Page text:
Wed, Jun 02, 2010
Not Quite The Lawn Chair Stunt ... But Darn Close
A 36-year-old North Carolina man
has made an unusual crossing of the English Channel. He suspended
himself in a specially-equipped chair under a massive and colorful
cluster of helium balloons and drifted across the channel. When it
came time to descend in France, he simply cut away a few balloons
and came back to earth.
Jonathan Trappe's flight lasted about 5 hours. And while the
crossing may have seemed idyllic, it was far from a lark. Trappe
said on his website that he meticulously planned the event, gaining
clearance from both British and French aviation authorities before
attempting the crossing. On his chair, he carried a transponder,
aircraft radios, an ELT, supplemental oxygen, and other safety
The Associated Press reports that Trappe told Sky News, which
covered the event, that it was a "quiet, peaceful experience."
The tracking map on the website shows that Trappe reached a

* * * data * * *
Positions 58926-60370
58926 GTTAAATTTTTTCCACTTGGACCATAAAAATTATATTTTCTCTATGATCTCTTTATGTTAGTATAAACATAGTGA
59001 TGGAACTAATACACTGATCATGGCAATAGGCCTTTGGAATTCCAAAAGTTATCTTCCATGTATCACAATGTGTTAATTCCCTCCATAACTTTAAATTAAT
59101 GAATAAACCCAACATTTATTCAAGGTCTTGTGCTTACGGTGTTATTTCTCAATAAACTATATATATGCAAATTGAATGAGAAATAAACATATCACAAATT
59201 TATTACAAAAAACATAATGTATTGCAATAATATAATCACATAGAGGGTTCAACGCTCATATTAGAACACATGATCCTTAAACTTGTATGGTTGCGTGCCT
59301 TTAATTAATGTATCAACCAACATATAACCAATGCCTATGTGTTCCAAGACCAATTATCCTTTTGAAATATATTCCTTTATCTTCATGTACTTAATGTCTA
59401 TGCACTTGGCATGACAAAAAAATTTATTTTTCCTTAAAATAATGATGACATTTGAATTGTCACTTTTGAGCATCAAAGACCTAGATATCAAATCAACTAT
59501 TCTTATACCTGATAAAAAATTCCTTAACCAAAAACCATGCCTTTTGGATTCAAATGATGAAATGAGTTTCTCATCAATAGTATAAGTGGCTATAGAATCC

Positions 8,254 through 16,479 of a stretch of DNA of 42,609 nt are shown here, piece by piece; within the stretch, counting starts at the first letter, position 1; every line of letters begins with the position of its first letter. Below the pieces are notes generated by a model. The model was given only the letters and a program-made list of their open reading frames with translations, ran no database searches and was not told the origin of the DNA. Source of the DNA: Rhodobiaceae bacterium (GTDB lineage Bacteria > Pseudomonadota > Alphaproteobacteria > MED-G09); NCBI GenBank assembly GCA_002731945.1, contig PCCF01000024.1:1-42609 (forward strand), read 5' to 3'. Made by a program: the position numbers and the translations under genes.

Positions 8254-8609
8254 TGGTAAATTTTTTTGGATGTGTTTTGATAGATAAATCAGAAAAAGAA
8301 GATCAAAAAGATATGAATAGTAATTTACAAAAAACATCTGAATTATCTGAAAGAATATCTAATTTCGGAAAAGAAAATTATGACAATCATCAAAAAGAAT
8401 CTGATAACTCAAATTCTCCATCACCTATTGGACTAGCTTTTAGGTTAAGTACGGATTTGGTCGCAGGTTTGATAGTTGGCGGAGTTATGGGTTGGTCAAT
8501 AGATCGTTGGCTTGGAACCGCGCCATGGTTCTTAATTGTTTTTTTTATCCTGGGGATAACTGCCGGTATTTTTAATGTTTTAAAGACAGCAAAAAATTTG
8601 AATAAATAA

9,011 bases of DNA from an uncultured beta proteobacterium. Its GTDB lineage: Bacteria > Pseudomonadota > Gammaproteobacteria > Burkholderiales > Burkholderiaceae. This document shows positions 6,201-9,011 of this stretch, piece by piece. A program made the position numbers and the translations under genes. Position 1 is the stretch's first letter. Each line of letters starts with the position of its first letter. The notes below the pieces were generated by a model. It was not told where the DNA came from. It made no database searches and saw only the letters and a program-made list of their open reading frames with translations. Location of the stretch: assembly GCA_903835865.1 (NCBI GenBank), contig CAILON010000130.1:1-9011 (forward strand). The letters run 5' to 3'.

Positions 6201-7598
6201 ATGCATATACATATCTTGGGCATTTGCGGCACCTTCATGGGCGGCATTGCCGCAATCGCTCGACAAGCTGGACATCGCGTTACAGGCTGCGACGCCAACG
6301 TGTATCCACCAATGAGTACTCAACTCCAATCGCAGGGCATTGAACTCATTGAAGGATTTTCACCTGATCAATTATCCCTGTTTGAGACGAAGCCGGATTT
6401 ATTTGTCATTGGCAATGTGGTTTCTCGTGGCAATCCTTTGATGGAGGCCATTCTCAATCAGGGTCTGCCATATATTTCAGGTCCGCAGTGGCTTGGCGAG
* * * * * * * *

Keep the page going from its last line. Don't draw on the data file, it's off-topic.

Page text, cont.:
maximum altitude of 7011 feet during his crossing, landing a few
miles west of Dunkerque, France. Local police said he reportedly
gave the landowner where he came down a little something for
damages to his property.
Trappe claimed the record for the longest free-floating balloon
flight last month according to AP. He drifted for some 14 hours
over North Carolina, reaching an altitude of just under FL180.
Trappe holds a balloon rating from the FAA.
Also: MU-2 AOA, AMA Responds To Senate FAA Reauthorization, ANN@AEA Live 04/27-0830ET, ANN@AEA Live 04/28-1400ET, ANN@AEA Live 04/29-1100ET A report of a drone possibly colliding w>[...]
Gowdy Brothers Aerospace Looks To The Future Of Non-Recreational UAS Use FAA Airman and Airspace Rules Division announces 5,076 approved Section 333 petition grants. The FAA furthe>[...]
"Working together, we have accomplished a truly incredible amount in the last couple of years. But we’re still really at the beginning of the process. We need to start thinki>[...]
Aero Linx: Alaskan Aviation Safety Foundation The foundation was created to improve aviation safety in Alaska thorough education, advocacy and research. We are a non-profit members>[...]
Common Point A significant point over which two or more aircraft will report passing or have reported passing before proceeding on the same or diverging tracks. To establish/mainta>[...]